Steve Bain

What is Deflation in Economics?

Deflation means persistently falling prices in the economy i.e. a negative rate of inflation. It usually occurs when consumer demand for goods & services has collapsed, and a severe recession has resulted.

In such circumstances a downward spiral in economic output can result. This is because firms will likely be forced to further cut prices, and reduce production, in order to reduce their inventories.

The cut in production will then imply job cuts since fewer workers are needed to produce fewer goods. Those job losses would further reduce consumer demand from an already low level, and so the downward spiral into a deeper recession begins.

Consumers will be reluctant to increase their demand for goods in these circumstances for two main reasons:

  1. Job losses, or the mere threat of losing a job, will make some workers either unable to maintain their usual level of spending, or much more likely to save money in order to protect themselves against future financial hardship.
  2. Falling prices in the current period can lower expected prices in the next period, and thereby encourage consumers to hold off on purchasing some goods today in the hope of being able to purchase them later at a lower price.

Deflation vs Inflation

At first glance it may seem like the economic circumstances which might lead to deflation vs inflation should be at polar opposites, because one is a state of persistently falling prices while the other is a state of persistently rising prices. However, these two scenarios are much more closely related than it appears.

The presence of either deflation or inflation in an economy, in any significant way, indicates that serious problems and a likely recession lie ahead. The big question relates to how the government and financial authority (i.e., the Federal Reserve Bank) will react to the threat of recession.

If a stimulus policy of discretionary fiscal spending combined with a loose monetary policy and lower interest rates is adopted, then inflation is more likely (assuming that there is a lack of spare capacity in the economy to accommodate the stimulus).

If, on the other hand, the government were to hold off on any stimulus spending and the Fed were to remain neutral, the recession would likely result in deflation because of the effect of job losses and falling prices as explained above.

This, of course, raises the further question of why the government and Federal Reserve would ever choose to stand idle in this situation rather than stimulate the economy. I will answer that question in the next section.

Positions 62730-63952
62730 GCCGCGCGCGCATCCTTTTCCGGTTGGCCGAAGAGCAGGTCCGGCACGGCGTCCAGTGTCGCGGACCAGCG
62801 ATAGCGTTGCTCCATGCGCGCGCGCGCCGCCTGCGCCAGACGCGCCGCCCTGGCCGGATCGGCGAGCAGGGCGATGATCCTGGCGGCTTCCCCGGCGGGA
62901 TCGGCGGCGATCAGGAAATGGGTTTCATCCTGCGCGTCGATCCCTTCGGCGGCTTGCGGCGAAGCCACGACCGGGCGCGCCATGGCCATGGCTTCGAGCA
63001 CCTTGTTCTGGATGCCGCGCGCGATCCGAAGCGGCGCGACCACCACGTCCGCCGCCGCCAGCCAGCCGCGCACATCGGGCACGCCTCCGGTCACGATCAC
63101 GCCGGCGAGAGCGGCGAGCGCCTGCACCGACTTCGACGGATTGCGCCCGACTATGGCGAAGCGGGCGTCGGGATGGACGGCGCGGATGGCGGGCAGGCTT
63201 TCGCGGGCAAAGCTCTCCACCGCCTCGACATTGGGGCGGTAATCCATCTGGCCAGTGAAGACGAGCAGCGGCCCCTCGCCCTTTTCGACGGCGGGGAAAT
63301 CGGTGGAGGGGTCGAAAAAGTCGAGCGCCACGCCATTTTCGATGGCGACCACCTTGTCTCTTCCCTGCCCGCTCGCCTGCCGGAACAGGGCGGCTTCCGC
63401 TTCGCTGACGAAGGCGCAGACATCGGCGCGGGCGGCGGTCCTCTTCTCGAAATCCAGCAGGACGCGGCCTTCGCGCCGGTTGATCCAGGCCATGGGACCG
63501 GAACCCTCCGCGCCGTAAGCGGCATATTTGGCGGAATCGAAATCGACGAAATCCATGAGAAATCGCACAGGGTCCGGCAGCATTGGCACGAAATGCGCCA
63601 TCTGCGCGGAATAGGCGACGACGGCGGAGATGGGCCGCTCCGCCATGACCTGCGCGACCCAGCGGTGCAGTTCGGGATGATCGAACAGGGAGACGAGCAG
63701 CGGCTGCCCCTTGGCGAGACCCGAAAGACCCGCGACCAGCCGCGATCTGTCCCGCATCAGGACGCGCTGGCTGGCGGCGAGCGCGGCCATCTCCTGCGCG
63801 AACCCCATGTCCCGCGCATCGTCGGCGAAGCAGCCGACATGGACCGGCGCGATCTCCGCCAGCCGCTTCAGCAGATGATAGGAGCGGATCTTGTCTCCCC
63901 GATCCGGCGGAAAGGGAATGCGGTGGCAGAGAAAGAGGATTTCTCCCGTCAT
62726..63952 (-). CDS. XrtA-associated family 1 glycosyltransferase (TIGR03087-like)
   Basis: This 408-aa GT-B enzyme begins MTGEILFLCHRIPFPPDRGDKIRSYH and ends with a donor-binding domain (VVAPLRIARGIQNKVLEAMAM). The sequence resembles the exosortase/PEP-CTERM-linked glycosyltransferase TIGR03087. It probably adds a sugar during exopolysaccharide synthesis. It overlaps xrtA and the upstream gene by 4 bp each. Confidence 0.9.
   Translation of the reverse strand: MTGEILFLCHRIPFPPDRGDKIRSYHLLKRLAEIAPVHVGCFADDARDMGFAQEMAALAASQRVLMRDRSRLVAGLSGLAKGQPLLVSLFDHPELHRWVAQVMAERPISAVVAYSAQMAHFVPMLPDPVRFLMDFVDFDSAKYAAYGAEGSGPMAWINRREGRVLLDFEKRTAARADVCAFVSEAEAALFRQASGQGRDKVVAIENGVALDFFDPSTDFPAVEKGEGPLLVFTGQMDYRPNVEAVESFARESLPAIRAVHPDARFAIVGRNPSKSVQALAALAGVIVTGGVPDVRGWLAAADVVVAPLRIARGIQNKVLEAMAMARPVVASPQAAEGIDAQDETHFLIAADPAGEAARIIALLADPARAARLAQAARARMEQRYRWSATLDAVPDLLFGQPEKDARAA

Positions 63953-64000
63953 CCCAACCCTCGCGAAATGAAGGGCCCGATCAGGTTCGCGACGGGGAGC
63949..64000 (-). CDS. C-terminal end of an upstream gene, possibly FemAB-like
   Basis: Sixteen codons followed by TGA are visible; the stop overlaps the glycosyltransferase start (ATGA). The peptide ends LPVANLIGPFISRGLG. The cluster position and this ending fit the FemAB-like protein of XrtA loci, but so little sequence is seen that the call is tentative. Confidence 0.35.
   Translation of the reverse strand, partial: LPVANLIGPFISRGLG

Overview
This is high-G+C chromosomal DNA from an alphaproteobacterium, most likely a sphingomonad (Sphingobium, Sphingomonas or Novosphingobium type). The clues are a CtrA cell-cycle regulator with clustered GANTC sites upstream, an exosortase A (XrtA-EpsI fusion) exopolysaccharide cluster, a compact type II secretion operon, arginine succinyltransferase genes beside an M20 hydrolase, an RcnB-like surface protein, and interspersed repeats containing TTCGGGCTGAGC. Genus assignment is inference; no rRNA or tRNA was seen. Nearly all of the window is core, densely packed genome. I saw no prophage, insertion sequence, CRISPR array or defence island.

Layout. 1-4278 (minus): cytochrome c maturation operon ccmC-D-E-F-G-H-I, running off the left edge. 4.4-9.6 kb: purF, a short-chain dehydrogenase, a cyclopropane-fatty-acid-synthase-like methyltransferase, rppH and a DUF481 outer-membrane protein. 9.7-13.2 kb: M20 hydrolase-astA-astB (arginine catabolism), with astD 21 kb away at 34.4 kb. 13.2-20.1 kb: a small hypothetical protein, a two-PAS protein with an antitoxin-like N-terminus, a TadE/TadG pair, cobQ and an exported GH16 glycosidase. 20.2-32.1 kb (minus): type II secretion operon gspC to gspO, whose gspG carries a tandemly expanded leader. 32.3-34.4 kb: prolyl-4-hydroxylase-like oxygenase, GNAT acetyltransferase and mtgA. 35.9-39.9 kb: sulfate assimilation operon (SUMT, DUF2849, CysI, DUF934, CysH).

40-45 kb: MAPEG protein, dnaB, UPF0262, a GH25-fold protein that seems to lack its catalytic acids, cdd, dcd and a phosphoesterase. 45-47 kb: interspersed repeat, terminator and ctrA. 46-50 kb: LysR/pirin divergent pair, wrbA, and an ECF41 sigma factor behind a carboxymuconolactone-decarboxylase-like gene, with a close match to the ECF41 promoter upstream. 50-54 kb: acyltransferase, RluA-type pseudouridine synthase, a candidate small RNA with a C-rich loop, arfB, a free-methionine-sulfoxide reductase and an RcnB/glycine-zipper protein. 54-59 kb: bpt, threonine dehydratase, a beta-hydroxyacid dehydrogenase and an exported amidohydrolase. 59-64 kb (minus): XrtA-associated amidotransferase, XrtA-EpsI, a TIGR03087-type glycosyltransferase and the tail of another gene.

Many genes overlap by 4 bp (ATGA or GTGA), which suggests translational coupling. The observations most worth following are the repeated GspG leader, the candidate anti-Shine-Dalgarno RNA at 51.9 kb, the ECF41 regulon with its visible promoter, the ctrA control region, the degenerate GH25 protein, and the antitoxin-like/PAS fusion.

What Causes Deflation?

The real cause of deflation is economic necessity when a serious recession/depression is unavoidable. While it might seem like bad policy to allow a deflationary recession to occur, if the alternative is an inflationary recession then it may be the lesser of two evils.

Even the consequences of the Great Depression of the 1930s, when the unemployment rate in the US rose to almost 25%, were mild compared to the utter devastation wrought by the Hyperinflation in Weimar Germany a decade earlier.

The economic necessity for deflation arises after a prolonged period of unsustainable aggregate demand relative to aggregate supply. In a fiat monetary system with a fractional reserve banking system, combined with incompetent management of the economy, the potential for spending to exceed its long-run sustainable rate exists.

In fact, most of the western countries have been doing exactly that since well before the 2008 financial crisis. A strong case can be made to argue that the UK and US have tended towards excessive spending ever since the collapse of the Bretton Woods System in 1971. The money supply in both countries has expanded excessively with ever lower interest rates even as huge current account deficits in both countries have ballooned into existence.

Current Account Balance of Trade

During the same period, excessive fiscal spending by our governments has created levels of national debt that have never been seen before in modern peacetime history.